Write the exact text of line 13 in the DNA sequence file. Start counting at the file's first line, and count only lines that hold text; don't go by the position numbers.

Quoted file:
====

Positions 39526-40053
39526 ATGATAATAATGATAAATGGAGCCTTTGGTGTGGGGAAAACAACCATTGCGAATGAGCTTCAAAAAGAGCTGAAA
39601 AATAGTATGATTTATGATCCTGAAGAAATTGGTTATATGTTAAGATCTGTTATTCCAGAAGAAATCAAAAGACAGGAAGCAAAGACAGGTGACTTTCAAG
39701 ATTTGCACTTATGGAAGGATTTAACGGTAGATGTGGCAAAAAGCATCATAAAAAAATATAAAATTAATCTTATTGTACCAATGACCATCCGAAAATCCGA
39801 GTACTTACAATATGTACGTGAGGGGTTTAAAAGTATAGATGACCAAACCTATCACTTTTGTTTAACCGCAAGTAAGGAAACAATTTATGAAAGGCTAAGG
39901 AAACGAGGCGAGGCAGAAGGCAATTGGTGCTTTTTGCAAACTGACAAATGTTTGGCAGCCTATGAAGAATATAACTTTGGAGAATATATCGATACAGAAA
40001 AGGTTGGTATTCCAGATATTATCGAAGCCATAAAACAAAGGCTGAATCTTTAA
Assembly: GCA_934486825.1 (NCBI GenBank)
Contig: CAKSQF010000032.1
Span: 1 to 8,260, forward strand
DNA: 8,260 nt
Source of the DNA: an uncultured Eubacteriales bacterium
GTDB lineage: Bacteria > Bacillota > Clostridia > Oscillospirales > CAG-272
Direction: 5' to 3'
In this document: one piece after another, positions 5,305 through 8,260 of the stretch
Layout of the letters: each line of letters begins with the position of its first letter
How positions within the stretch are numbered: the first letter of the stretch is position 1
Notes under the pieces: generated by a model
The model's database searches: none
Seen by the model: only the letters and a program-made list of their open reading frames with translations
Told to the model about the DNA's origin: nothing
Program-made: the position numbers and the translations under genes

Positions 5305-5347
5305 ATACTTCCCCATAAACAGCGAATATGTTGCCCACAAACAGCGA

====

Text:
GTDB lineage: Bacteria > Bacillota > Clostridia > Oscillospirales > CAG-272